Rare tumor causes cyclic Cushing’s syndrome in woman, 71

Condition marked by changing cortisol levels, complicating a diagnosis

Margarida Maia, PhD avatar

by Margarida Maia, PhD |

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A 71-year-old woman developed cyclic Cushing’s syndrome, where periods of hypercortisolism alternate with periods of normal or low cortisol levels, as the result of a pheochromocytoma, a rare type of tumor that forms in the adrenal glands atop the kidneys.

Cushing’s syndrome is due to high cortisol levels, or hypercortisolism, often the result of a tumor that releases adrenocorticotropic hormone (ACTH), which acts on the adrenal glands to increase cortisol production. But its causes can be many.

“This case underscores the importance of considering pheochromocytoma in ACTH-dependent hypercortisolism,” the scientists wrote in their article, “A Rare Cyclic Cushing Syndrome Mystery Illustrates Diagnostic Principles,” published in JCEM Case Reports.

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Tests pointed an ectopic source of ACTH, one outside the pituitary gland

Such cases can be further complicated by the difficulties in diagnosing cyclic Cushing’s syndrome, where symptoms fluctuate over time depending on cortisol levels, which can be high, normal, or too low.

“Depending on the timing of the tests relative to episodes of hypercortisolism (and their duration), test results may be normal, leading to a missed diagnosis,” wrote researchers with the National Institute of Diabetes and Digestive and Kidney Diseases, part of the National Institutes of Health in the U.S.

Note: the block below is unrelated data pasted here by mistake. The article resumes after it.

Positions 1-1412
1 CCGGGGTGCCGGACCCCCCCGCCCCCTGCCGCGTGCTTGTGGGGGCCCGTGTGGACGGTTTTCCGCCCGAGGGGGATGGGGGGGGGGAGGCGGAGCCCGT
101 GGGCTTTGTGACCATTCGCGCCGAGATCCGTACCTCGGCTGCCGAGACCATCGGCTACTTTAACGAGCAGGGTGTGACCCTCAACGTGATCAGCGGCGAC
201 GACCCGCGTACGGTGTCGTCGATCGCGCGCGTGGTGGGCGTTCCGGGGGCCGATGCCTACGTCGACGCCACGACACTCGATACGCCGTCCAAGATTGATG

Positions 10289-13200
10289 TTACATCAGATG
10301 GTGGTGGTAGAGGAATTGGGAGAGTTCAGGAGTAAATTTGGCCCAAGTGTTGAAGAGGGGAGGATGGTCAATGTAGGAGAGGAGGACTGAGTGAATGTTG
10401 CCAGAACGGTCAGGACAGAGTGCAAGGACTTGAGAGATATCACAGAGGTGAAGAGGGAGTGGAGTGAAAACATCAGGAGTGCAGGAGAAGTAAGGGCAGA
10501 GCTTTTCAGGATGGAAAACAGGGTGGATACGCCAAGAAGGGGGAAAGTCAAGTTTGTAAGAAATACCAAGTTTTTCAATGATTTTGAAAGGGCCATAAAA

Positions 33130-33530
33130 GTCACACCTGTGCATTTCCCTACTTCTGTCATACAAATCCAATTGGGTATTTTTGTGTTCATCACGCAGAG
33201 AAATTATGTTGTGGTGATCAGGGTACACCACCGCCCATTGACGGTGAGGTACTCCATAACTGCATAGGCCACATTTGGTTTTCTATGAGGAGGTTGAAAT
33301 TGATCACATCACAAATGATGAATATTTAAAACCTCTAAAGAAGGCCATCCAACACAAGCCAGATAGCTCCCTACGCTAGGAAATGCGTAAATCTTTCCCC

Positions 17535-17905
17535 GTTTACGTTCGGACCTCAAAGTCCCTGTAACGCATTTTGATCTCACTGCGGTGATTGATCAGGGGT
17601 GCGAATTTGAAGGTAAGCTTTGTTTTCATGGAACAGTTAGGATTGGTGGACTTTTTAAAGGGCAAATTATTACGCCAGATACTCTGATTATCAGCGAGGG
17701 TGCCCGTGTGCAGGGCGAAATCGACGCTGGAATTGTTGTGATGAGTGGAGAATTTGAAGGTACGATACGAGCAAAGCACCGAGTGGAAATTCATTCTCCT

These scientists report the case of a woman with a putative diagnosis of cyclic Cushing’s syndrome, who had high blood pressure and showed common Cushing’s symptoms, such as a rounded face and weight gain around the abdomen.

She had been experiencing periods of unintentional weight gain, hair loss, skin thinning, weakness, and other symptoms — including high blood pressure, and anxiety or a sense of impending doom — in recent years. These periods alternated with episodes of nausea, weight loss, fatigue, and normal blood pressure.

ACTH-dependent cyclic Cushing’s syndrome was suspected by her doctors, but the source of ACTH was unknown. An MRI scan of the brain’s pituitary gland showed no tumor, excluding the possibility of Cushing’s disease.

Results of  a diagnostic Cushing’s test called inferior petrosal sinus sampling, which measures blood levels of ACTH coming from the pituitary gland, and the response to a high dose of the corticosteroid dexamethasone, pointed to an ectopic source of ACTH, meaning a source outside the pituitary gland.

In turn, blood levels of metanephrines were about twice the upper limit of normal. Metanephrines are made when the body breaks down catecholamines, a type of hormone released in most cases of pheochromocytoma, except when the tumor is silent.

Imaging scans revealed a mass on the right adrenal gland, “suggesting a pheochromocytoma.” These results were consistent with ACTH-dependent cyclic Cushing’s syndrome.

She was prescribed medications to lower her blood pressure prior to an adrenalectomy, a surgery to remove the pheochromocytoma, which tested positive for the presence of ACTH.

After the surgery, her blood pressure normalized, and both her cortisol and ACTH levels dropped. Since the woman now produced less cortisol, she was started on replacement treatment with hydrocortisone, which was later switched to prednisone.

“Although rare, this case illustrates important management and therapeutic principles that should be considered,” the researchers wrote, adding that “timely diagnosis and treatment can reduce morbidity and improve quality of life.”